Tag Archives: Texas

New Texas Law Will Create A More Private Foster Care System

Source: Becky Fogel, September 5, 2017

On Sept. 1, hundreds of new laws took effect in Texas. A number were aimed at improving the state’s child welfare system. Failure to do so was not an option. … In December 2015, after a wave of reports about Texas kids dying from neglect and abuse while in foster care, U.S. District Judge Janis Graham Jack found the state’s foster care system was unconstitutional and deemed it “broken.” Fast forward to May, when Gov. Greg Abbott signed a number of bills to overhaul that system. The case hasn’t been dismissed. But one of the major changes to the foster care system that lawmakers approved during this year’s legislative session was already in the works before Texas was sued in 2011. It was originally called Foster Care Redesign – and now that Senate Bill 11 has taken effect, it establishes a model that increasingly privatizes the foster care system. The program will begin rolling out across the state soon. But the term “model” is a bit misleading, since the redesign is not a one-size-fits all program.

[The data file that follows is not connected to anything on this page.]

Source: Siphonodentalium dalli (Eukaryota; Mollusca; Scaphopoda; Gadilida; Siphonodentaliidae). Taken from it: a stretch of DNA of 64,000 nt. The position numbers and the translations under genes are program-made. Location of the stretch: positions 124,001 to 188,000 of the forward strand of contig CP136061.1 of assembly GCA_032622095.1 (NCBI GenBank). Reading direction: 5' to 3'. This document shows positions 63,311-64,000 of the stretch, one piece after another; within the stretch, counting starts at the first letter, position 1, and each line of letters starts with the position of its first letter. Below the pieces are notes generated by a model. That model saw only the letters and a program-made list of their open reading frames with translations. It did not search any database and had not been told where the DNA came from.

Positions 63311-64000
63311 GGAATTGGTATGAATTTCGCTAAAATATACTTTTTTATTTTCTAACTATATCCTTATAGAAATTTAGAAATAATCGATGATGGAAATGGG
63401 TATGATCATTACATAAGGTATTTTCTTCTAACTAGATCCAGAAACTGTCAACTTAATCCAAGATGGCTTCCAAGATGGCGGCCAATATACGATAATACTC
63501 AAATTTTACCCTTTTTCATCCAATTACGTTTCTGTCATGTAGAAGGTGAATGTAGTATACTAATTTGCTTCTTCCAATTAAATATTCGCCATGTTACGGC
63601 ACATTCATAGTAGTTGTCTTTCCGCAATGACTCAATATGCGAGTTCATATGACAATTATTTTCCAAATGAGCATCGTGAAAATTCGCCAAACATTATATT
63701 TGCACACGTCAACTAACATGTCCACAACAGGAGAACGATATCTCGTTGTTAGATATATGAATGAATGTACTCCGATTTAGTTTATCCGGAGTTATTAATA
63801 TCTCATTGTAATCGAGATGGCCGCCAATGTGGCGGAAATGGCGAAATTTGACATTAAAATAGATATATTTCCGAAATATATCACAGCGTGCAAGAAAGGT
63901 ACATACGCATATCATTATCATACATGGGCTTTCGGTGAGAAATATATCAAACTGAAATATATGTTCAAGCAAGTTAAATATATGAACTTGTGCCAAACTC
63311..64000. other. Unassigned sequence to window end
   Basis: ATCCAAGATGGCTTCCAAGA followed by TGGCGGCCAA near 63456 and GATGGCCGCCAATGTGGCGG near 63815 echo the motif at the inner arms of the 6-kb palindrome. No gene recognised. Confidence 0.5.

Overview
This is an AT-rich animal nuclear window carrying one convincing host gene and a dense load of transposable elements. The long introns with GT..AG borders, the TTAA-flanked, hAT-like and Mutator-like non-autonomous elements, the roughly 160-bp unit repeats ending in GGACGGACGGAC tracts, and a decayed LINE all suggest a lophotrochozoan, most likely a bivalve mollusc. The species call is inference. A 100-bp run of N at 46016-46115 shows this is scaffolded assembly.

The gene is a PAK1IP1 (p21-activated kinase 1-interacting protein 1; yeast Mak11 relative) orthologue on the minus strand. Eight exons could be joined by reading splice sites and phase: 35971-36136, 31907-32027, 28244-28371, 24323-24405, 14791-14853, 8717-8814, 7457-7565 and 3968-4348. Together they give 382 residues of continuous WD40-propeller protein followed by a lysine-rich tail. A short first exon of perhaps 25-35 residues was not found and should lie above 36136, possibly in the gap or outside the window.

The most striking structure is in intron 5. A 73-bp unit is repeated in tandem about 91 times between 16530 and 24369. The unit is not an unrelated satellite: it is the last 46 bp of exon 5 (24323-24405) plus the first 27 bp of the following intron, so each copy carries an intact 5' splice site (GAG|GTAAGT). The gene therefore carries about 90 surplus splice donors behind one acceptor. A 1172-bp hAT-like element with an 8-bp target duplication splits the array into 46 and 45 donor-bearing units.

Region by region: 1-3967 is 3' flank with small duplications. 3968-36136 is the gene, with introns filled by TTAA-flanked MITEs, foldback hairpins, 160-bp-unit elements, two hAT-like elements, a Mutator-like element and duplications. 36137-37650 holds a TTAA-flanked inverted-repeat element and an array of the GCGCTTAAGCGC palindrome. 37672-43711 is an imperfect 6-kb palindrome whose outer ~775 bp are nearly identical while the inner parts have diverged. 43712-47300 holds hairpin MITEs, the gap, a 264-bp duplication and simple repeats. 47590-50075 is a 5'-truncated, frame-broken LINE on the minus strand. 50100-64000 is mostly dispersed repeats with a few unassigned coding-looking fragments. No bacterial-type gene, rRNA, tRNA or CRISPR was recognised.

… The foster care model envisioned by Senate Bill 11 is already in use by one community provider. In fact, ACH Child and Family Services in north Texas has been at it for three years. … Over the last three years, the non-profit ACH actually lost money. Carson says they spent $6 million building up services in the region they managed. Considering this extra investment, does the state really need to privatize the foster care system to get better results, or did it just get bad results because it was underfunded for decades? …

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Abbott signs Texas bills on CPS, foster care, though federal judge may have last word
Source: Robert T. Garrett, Dallas News, May 30, 2017